We need to confront Israel with this mirror. If you think that a person, just because they are born non-Ashkenazi, cannot do most professions, cannot be an accountant for instance, as was inferred in the program, then really what you’ve said is this is an apartheid state, with “Europeans” on top, and everyone else in various segments below.

When we look at Israeli history, sadly, we see an attempt to create this kind of self-fulfilling tragedy of racial othering.  European immigrants to Israel were generally house in separate communities than Jews from Muslim countries and Arabs.  Education was separate.  That means that not only separate for Arabs and Jews, but also the Israeli education minister once suggested even separate for Jews from Muslim countries and those from Europe.

Once the separation was complete in the communities and education, then the stereotypes could take hold.  Those from Arab or Mizrahi “development town” communities were provided worse education and then they mostly were conscripted to worse army units.  Then Israelis stereotype those from these units due to the origin of those forcibly recruited to them. Gideon Levy wrote of the Border Police, claiming the unit kills innocent Palestinians, “The reasons are sociological and ethnic and are linked to the background of most of its policemen — Russians, Druze, Ethiopians and residents of Israel’s geographic periphery — who are cynically and not coincidentally sent by Israel to be the spearhead of its violent rule over the Palestinians and who, not coincidentally, become extremely brutal.”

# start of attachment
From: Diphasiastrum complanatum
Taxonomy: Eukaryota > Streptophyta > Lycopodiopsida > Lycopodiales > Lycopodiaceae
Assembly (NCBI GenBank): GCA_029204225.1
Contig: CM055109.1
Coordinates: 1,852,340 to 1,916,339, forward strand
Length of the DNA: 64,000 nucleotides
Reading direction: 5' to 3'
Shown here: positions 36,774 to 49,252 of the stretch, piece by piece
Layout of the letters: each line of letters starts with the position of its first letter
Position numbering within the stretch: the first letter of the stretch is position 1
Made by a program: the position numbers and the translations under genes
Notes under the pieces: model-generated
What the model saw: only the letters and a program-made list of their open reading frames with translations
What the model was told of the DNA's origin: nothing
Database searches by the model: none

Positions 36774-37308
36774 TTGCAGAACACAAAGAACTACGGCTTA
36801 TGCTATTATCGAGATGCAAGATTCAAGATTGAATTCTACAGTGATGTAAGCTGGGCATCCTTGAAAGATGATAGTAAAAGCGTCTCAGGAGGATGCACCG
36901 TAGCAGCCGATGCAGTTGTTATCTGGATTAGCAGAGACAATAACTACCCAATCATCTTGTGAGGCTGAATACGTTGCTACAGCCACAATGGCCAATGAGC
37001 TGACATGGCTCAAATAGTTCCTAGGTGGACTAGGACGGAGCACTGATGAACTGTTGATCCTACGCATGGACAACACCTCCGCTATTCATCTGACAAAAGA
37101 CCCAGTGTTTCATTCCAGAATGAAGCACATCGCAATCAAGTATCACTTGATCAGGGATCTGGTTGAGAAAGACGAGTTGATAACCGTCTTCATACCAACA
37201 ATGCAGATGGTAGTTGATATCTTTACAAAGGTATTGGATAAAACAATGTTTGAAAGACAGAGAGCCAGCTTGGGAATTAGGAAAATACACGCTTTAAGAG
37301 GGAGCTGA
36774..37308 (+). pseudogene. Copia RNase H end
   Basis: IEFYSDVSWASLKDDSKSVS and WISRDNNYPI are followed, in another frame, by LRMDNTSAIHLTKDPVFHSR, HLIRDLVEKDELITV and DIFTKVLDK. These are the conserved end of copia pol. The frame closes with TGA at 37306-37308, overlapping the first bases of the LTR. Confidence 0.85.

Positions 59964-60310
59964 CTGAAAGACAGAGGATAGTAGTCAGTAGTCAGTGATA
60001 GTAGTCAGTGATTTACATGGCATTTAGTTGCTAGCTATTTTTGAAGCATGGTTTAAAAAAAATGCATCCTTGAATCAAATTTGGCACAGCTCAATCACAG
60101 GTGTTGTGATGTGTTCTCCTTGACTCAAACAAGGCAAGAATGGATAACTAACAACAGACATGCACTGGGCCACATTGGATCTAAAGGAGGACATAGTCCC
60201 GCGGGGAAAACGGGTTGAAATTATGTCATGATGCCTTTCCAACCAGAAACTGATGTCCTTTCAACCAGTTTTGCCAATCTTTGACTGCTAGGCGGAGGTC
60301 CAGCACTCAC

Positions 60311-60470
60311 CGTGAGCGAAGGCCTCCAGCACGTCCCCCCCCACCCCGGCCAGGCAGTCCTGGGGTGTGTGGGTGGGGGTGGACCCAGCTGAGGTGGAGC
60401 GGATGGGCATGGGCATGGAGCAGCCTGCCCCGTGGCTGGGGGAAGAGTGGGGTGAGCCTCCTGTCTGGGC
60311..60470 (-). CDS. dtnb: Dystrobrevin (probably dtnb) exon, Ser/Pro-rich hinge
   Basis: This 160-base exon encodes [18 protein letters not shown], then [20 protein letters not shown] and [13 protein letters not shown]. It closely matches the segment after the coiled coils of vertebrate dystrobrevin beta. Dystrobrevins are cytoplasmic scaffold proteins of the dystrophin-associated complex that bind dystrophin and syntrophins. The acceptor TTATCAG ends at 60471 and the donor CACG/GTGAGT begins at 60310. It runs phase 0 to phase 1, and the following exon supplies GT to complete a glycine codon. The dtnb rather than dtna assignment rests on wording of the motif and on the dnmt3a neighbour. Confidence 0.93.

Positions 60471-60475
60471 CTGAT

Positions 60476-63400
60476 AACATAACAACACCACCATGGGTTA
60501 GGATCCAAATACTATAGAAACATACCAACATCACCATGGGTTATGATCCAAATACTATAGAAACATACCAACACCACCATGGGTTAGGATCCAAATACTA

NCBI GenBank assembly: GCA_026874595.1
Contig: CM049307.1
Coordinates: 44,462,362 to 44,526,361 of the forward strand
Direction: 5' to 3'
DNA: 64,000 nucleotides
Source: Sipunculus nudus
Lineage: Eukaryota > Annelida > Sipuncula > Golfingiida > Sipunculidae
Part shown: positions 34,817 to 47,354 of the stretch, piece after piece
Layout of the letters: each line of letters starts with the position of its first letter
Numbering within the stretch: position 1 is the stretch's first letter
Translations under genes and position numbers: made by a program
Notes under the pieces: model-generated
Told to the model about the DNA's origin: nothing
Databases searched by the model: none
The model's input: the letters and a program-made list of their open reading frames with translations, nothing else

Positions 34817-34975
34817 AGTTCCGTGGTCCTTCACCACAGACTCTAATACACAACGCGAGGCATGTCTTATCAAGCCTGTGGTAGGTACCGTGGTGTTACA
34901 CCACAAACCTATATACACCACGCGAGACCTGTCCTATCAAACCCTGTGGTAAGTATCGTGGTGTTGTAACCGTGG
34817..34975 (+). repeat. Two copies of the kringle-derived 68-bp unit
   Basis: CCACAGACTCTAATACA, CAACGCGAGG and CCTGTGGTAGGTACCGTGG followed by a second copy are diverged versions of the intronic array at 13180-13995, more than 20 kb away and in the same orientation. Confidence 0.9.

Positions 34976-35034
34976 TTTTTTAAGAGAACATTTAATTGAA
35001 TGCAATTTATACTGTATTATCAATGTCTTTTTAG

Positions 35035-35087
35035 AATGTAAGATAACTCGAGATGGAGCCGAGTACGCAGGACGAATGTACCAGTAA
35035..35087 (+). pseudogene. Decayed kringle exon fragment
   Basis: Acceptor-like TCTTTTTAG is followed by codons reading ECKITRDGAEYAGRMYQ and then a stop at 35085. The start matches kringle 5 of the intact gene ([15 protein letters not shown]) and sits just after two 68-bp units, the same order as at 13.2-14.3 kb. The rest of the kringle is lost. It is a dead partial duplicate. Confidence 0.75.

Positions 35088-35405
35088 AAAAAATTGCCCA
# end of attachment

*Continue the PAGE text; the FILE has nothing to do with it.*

Insulated and balkanized by race, religion and country of origin, and geographic area, the army units are stereotyped as being one group or another, then those entering university are stereotypes as being better if they have the “heritage of Heine”, and those who are poorer and work in the prison service are stereotypes as Arab or Mizrahi.